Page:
How about emotional wellness and stress-management programs being routinely extended to “workers?” After all, it’s not only executives who experience stress. Such programs would be in addition to providing confidential and culturally appropriate counseling services.
Another consideration would be the provision of leisure time. It’s all very well providing some time off, but with a lack of meaningful leisure activities for those on low-incomes and without access to cars or reliable public transport, time off can become torture.
Leisure facilities and activities scheduled around the needs of the blue-collar expats would also help prevent the blue-collar blues.
Mental health officials in Qatar have said that they are committed to better understanding the unique stresses affecting different population groups, including migrant workers.
They’ve also said that services need to not only be provided in an institutional setting, but also delivered in the community.
Both are positive messages, and as Qatar works to hire more psychiatrists and reduce the stigma surrounding mental health issue, we can only hope that its most vulnerable population is not left behind.
The rich are the only ones who are truly afflicted by mental illnesses. The true concerns of blue collar workers are only on how they’re going to eat and how much they can send to their family to raise them from poverty.
Seriously…I can’t really believe that someone who knows how to use the internet could arrive at such a conclusion.
Sure you can. Only people, who are ignorant of what low income workers really think about, can say that. If you always sit in your office and don’t go to camps and see what the “blue collars” are concerned about, you wouldn’t believe it either.
Perhaps you should do more reading about mental illness.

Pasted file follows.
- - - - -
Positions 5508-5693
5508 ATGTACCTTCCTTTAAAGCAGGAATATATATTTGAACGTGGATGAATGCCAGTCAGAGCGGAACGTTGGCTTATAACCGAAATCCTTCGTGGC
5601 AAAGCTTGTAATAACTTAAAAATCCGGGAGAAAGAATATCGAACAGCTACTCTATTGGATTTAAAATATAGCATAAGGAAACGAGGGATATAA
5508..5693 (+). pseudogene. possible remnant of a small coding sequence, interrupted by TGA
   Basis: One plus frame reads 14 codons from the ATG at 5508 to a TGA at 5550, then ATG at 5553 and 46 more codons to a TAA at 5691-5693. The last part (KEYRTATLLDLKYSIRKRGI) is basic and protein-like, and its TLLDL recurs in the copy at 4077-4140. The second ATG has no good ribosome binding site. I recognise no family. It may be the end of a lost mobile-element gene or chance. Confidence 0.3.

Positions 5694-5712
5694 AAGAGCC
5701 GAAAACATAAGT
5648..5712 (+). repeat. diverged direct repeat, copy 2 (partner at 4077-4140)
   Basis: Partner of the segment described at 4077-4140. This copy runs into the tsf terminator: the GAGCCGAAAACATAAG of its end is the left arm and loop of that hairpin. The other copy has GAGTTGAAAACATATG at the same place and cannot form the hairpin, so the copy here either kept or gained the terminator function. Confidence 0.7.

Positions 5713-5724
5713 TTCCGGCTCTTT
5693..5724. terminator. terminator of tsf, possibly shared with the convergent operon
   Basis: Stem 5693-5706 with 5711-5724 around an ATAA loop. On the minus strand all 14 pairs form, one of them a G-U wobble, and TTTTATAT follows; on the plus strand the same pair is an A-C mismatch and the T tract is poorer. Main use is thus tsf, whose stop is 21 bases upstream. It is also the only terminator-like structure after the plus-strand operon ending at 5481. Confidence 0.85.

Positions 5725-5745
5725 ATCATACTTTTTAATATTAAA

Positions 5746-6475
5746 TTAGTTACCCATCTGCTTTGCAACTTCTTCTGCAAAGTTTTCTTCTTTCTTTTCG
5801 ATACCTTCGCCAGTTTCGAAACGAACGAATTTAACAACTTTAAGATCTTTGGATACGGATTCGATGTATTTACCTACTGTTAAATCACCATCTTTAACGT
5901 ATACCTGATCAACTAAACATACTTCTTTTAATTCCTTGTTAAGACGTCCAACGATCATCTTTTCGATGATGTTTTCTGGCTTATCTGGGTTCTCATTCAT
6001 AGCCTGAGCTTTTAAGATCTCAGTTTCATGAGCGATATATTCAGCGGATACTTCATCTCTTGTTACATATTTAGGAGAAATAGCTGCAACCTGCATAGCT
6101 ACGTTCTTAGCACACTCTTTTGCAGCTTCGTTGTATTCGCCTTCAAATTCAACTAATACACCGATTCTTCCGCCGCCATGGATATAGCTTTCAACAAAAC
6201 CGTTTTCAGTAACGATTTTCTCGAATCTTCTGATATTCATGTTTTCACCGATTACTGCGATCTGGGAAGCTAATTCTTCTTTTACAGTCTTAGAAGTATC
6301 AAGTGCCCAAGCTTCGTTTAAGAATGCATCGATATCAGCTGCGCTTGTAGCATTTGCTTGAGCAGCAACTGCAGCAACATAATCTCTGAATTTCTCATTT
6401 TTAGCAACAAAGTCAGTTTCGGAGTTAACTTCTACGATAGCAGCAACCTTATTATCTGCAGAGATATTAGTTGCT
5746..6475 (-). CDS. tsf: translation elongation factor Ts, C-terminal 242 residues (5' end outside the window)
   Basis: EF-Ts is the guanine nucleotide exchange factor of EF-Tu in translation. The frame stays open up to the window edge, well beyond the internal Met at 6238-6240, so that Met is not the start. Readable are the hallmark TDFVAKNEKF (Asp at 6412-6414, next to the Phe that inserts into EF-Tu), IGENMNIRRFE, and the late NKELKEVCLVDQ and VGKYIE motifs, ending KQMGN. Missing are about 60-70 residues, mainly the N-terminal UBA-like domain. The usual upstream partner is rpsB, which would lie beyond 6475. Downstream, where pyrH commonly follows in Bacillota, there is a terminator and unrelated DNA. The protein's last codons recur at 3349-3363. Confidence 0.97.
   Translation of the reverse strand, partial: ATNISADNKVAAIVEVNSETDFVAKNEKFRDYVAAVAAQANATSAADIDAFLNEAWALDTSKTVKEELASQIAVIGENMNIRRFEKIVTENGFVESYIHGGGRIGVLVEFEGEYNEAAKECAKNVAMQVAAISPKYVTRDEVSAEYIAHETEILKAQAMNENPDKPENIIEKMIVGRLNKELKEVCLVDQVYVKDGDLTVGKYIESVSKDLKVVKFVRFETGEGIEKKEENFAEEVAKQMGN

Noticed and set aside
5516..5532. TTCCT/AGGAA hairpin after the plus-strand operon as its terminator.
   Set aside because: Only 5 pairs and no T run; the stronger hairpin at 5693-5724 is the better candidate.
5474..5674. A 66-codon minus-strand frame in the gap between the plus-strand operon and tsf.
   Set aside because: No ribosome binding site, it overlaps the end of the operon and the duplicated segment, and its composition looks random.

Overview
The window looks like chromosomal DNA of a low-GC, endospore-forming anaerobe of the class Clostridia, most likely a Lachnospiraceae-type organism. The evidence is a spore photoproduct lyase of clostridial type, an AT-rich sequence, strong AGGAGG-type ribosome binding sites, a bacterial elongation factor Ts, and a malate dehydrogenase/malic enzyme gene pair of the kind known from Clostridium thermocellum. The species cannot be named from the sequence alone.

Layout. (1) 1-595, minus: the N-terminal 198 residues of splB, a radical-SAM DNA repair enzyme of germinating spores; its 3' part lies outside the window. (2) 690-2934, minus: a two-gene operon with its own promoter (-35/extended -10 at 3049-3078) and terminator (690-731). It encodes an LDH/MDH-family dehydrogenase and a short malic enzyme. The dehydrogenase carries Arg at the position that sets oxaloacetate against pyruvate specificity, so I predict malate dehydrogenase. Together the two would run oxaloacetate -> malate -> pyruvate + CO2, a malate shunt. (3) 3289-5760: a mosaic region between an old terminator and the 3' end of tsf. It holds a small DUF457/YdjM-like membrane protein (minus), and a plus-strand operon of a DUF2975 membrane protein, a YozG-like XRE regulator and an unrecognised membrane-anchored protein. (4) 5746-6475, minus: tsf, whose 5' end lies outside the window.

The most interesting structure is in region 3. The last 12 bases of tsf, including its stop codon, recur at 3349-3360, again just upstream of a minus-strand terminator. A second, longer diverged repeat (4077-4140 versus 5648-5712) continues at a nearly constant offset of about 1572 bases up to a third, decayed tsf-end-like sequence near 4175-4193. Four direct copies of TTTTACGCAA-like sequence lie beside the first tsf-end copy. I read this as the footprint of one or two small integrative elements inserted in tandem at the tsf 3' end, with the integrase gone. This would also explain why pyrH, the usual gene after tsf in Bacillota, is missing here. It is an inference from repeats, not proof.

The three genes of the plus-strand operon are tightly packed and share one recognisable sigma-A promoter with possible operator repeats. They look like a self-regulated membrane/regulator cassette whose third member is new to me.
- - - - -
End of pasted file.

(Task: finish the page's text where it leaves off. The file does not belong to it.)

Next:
Really? Perhaps you should really “READ” my comments, instead of jumping to conclusions. Why should workers “think” about mental illnesses? Will it help them feed themselves and their family? Will it help them to alleviate their families from poverty?
Mental Illness are in fact, a rich man’s disease, because the poor CANNOT AFFORD to think about it. Have you talked to workers and laborers? Do you think that they complain that they have a psychosomatic disorder? Will you hear from them that they have Hypochondriasis? Or that they are becoming Paranoid of others?
The only thing that you can hear from them is depression. And they are depressed because they are not able to send enough money to their families. That they have to sometimes go hungry, so they can buy hala / mobily load to talk to their family. They are depressed because they can’t be together with their families and see how their children grow up. And so many more…
Now, instead of personally ATTACKING a commenter for his opinions, regardless of the relevance or importance of their comments, go to the industrial and talk to those them and really see what they are “thinking about”.
Fully agree with you, Pete. Elkhorn’s having a deluded moment.